Experts evaluate German science funding initiative
The Excellence Initiative was agreed between the federal government and the German states in July 2005. Its objective is to simultaneously support top-flight research and enhance Germany’s higher education system as a whole while raising Germany’s international competitiveness in science and research, drawing attention to peak performance in certain areas.
The 10-member Commission of International Experts on the Evaluation of the Excellence Initiative, or IEKE, comprising senior academics from Austria, Germany and Switzerland, studied the results of the initiative over the last 10 years and presented its results on 29 January.
“The Excellence Initiative has succeeded in starting a process of structural change at universities, promoting top-level research and fostering internationalisation,” its chairman, Dieter Imboden, president of the former Swiss National Science Foundation, states. Imboden maintains that German universities are on the right course, but that “they still have a long way to go to reach their goal”.
The Excellence Initiative incorporates three funding lines. Funding of graduate schools is aimed at facilitating the training of PhD candidates in selected areas by providing excellent supervisors and conditions and concentrating on research conducted by the candidates themselves.
Support is also provided for clusters of excellence, which focus on an institution’s research in a broadly defined area of topics. Researchers who have demonstrated excellence are brought together to work on an issue of social or economic relevance. An overall impact of these activities in the institution is desired.
Institutional strategies describe long-term developments in research, an institution’s focus on certain areas, its overall goal and how it aims to attain this goal. Candidates for support for institutional strategies should have at least one graduate school and one excellence cluster.
IEKE stresses that the initiative has made the higher education system more dynamic, with institutions demonstrating a will to improve international competitiveness.
In all, €4.6 billion (US$5.1 billion) was spent in the period under review. IEKE suggests that any continuation of the programme would have to be supported with at least the present level of funding, which is €500 million a year.
IEKE points to “impressive qualitative performance” regarding publications from excellence clusters, although it also stresses a marked difference in terms of quality between universities across Germany as a whole.
Regarding governance, it sees increased collective identity and understanding in many participating universities and notes that higher education legislation at state level has been influenced, resulting also in improvements in the institutional framework of the German system.
On the other hand, IEKE refers to the excellence clusters being prone to developing into separate entities within an institution. And it stresses that the initiative has had no impact on the situation of junior scientists, and that it may even have been counterproductive in this respect.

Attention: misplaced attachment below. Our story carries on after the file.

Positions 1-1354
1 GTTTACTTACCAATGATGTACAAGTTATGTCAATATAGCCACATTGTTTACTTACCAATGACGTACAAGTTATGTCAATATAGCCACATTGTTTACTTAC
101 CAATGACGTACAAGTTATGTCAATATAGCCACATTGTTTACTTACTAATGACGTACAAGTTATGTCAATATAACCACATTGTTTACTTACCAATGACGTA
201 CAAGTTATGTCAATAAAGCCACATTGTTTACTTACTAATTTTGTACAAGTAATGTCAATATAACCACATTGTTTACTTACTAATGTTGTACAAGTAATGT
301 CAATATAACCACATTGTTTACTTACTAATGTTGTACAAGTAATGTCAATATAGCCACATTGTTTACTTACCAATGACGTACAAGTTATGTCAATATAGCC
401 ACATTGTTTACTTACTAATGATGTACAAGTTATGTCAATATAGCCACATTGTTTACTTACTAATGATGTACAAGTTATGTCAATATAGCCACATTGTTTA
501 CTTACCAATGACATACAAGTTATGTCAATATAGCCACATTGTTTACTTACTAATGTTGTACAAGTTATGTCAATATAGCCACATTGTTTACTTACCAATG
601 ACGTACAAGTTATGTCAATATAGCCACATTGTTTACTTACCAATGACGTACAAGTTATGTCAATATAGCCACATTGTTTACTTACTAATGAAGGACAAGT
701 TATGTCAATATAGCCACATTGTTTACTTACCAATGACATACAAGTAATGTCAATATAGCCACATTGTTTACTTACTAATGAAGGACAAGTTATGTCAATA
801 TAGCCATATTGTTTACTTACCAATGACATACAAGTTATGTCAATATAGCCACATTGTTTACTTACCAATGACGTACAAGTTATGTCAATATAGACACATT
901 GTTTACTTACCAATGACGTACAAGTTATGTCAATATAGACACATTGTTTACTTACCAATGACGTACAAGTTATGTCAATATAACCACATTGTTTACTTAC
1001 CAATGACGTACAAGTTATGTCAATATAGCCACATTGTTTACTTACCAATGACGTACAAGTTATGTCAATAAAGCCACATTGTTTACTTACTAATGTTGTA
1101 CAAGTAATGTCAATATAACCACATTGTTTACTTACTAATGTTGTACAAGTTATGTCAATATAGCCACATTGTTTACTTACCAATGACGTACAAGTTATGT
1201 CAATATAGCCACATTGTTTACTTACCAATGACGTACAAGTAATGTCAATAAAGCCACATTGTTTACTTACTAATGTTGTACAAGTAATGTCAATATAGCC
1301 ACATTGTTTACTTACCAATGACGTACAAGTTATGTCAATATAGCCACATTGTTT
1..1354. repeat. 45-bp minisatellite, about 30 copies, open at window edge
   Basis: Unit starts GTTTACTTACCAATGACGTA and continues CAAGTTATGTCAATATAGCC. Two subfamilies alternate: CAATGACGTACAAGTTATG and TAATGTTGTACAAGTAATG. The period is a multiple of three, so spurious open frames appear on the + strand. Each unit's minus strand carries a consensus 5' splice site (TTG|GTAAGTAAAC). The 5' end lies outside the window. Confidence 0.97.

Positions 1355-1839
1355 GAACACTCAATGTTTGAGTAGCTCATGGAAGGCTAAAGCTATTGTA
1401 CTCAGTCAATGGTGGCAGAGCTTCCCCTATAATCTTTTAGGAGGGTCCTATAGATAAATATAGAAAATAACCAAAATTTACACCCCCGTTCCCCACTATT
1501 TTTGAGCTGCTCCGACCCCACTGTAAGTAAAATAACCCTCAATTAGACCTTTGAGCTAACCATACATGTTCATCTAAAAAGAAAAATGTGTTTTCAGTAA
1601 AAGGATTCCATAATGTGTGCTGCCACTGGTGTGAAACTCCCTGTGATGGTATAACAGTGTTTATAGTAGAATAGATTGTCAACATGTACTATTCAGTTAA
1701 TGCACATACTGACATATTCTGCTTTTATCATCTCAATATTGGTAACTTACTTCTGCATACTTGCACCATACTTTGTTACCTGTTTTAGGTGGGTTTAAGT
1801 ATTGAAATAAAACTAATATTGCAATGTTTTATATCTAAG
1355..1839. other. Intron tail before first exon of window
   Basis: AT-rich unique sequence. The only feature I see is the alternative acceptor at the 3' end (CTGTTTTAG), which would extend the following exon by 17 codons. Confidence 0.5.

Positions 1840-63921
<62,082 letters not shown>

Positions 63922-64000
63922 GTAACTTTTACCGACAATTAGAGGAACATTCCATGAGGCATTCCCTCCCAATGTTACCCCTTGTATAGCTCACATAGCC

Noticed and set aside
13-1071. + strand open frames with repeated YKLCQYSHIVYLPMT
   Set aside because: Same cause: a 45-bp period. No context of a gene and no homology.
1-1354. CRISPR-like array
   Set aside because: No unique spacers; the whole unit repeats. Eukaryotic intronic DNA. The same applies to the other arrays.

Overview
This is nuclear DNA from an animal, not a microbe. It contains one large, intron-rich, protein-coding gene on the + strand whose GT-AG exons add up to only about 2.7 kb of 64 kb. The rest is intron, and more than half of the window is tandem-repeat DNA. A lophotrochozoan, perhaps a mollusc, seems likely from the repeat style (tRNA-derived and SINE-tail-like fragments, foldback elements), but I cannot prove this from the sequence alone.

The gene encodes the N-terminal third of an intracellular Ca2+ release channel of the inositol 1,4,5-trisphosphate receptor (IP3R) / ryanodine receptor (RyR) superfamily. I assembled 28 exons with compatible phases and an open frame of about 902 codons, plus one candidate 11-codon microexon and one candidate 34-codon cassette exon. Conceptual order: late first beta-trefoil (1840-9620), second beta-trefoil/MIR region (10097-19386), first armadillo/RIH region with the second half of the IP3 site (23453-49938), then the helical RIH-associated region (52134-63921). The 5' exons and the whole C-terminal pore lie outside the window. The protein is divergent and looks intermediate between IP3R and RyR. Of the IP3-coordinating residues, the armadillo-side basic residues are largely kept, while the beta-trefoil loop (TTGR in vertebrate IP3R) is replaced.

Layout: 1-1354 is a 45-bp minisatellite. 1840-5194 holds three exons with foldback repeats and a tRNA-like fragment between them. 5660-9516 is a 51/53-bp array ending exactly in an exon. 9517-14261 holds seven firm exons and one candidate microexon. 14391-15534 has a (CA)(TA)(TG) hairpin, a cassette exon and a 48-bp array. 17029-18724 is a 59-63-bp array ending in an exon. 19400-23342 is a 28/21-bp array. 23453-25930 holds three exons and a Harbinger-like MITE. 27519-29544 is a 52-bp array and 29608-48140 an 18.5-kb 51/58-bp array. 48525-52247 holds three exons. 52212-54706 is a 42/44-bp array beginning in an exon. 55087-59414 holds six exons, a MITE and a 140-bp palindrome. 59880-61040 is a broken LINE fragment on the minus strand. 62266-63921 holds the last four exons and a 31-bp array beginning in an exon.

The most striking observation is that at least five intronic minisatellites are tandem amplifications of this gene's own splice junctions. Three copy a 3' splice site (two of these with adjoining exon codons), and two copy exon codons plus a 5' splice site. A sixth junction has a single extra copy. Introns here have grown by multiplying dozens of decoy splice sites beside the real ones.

More postdoc positions have been created than permanent positions, implying that the decision for junior scientists to opt for a full academic career is merely postponed. Also, it has already been a criticism in the past that larger numbers of junior academics are not necessarily conducive to the core goals of the initiative since they are only starting with their research activities.
Nevertheless, if this funding line is cancelled, compensatory funding will have to be provided by the federal and the state governments to secure the supply of 'new blood' for higher education.
The commission’s overall recommendation for the initiative is that it should focus even more on its central goals of strengthening world-class research and improving international competitiveness.
In future, there should be only two funding lines. IEKE recommends that funding for the graduate schools be discontinued in the programme’s framework. Regarding excellence clusters, the design should provide more scope for smaller disciplines. Funding ought to be awarded purely on the basis of scientific excellence.
For the remaining funding line focusing on strategies for the future, IEKE recommends that additional funding be provided for management measures to encourage differentiation, but that this should be solely through past merit.
In the system so far, universities elaborate concepts for the future, often amounting to declarations of intent on how they would reform research and teaching with the money provided. “This procedure only encourages a tendency towards pledges that are not fulfilled,” Imboden notes.
The ruling Christian Democrat/Christian Social/Social Democrat coalition has already announced that it intends to continue substantial funding of scientific excellence beyond 2017, when the present programme comes to an end. There has been mention of a further €5 billion for five years.
However, a decision on this is yet to be taken by Federal Chancellor Angela Merkel and the chief ministers of the federal states. While such funding levels correspond broadly with what IEKE suggests, it stresses that there ought to be an annual automatic increase in funding because rising costs would otherwise result in de facto smaller annual budgets.
“We can’t copy Princeton or Harvard,” says Horst Hippler, president of the German Rectors’ Conference, putting the sums involved into perspective. Hippler maintains that a single university could attain world-class level if the entire Excellence Initiative funding were spent on it for a period of two years – and if such funding levels were then maintained.
Michael Gardner Email: email@example.com